Westminster Bible Companion Series PrePub

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Dan Francis | Forum Activity | Posted: Mon, Feb 20 2012 4:45 PM

http://www.logos.com/product/16061/westminster-bible-companion-series

I know I talked about this series along with a couple of other pre pubs but I thought I would try get people interested in this series. I have read some of the samples Logos has provided and think it looks like quite a good deal. Here are a couple reviews from Amazon talking about Isaiah and Mathew volumes.

 Isaiah (Westminster Bible Companion) (Volume 1, Chapters 1-39) (Paperback) Judgement and Promise - the book of Isaiah is pregnant with both and Walter Brueggemann is the textual midwife. Brueggemann (Professor of Old Testament Theology at Columbia Theological Seminary, Atlanta) is first and foremost a theologian of the text, and his theology emanates from scripture. After a lifetime of devotion as a scholar of Biblical text, Brueggemann sees God living and flowing through, in and under the scripture.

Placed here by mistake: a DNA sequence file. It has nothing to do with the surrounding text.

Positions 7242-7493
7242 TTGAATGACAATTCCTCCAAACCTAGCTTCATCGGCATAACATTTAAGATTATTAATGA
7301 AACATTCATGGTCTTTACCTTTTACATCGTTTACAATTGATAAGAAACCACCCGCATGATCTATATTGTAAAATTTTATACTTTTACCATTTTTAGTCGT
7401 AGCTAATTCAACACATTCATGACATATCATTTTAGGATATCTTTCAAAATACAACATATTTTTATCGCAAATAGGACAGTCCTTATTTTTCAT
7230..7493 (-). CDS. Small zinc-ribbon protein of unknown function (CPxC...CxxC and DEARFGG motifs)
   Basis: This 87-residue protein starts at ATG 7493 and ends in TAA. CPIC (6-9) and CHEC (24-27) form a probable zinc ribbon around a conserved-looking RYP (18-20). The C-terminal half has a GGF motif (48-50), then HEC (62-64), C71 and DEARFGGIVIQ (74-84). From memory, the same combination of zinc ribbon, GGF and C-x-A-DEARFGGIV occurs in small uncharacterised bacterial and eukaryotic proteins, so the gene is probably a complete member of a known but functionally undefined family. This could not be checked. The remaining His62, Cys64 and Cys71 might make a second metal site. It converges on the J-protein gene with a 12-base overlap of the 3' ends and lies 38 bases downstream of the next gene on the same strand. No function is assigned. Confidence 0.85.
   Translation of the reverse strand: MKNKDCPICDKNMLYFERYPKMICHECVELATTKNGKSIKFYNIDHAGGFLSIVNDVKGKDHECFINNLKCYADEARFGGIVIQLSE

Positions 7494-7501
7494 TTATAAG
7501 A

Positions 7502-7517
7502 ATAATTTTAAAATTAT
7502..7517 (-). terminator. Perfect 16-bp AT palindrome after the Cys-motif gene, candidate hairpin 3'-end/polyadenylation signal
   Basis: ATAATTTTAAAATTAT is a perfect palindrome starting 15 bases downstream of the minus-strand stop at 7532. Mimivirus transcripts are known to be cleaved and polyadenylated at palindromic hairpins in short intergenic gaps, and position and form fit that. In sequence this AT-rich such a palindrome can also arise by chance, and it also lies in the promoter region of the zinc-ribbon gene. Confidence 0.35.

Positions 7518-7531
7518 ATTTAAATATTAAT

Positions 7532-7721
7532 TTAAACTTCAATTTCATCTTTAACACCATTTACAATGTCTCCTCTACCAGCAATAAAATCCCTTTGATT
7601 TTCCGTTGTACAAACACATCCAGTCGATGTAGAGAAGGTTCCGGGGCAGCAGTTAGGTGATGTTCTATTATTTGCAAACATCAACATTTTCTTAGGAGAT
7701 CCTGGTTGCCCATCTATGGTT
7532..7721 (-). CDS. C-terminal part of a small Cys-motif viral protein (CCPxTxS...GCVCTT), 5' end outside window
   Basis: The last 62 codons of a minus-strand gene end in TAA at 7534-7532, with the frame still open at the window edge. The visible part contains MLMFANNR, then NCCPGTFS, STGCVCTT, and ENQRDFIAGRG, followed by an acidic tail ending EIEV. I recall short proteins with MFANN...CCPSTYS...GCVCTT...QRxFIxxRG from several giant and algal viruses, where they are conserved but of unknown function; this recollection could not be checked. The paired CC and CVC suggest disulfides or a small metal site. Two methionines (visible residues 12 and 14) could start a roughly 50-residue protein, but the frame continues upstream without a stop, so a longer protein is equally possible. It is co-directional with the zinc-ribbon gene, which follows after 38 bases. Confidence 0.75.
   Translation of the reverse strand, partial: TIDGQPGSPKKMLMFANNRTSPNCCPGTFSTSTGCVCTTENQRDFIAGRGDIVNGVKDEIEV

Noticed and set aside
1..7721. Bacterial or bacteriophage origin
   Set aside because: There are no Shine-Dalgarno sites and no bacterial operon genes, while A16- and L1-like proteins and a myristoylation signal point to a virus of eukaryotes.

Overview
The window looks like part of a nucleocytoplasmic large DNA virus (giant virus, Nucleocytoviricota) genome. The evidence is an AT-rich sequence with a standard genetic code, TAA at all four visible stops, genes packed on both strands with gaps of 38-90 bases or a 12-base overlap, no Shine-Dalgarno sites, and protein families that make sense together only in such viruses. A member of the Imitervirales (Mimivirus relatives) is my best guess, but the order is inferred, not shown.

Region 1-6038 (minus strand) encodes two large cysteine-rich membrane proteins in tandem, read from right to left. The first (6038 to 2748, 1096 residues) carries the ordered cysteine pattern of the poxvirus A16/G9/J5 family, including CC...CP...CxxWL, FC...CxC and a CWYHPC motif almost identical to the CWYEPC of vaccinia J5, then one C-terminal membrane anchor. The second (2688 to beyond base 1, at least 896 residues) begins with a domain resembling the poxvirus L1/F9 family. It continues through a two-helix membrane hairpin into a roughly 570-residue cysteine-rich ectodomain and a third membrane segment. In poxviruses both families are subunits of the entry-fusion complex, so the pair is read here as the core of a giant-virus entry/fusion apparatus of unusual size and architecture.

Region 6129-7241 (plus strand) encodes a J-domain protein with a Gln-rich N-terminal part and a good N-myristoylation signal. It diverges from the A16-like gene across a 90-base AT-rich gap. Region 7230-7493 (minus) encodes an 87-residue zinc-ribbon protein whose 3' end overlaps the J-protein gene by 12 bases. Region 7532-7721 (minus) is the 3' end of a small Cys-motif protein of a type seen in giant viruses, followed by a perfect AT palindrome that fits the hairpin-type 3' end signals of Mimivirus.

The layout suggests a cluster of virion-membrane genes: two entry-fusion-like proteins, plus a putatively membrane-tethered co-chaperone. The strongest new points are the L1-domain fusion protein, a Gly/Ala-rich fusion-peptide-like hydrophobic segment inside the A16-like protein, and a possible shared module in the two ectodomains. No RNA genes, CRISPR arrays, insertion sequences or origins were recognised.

Throughout the Old Testament, and clearly in Isaiah, Brueggemann's God is an entangled God. A God who purposely embroils Himself in the affairs of a despairing and divergent world. Isaiah is God's ordained messenger, sent to challenge, critique and criticize the false security and faith in Israel's society. Isaiah begs them to realize their doomed destiny. He is calling out relentlessly to Judah, plaintively petitioning them to beware of the impending apocalypse. Yet, the people, steeped in religion, and mesmerized by the glitter of their materialistic well being is no longer capable of scrutinizing the incongruities, ambiguities and contradictions that shackles them and leads them towards captivity.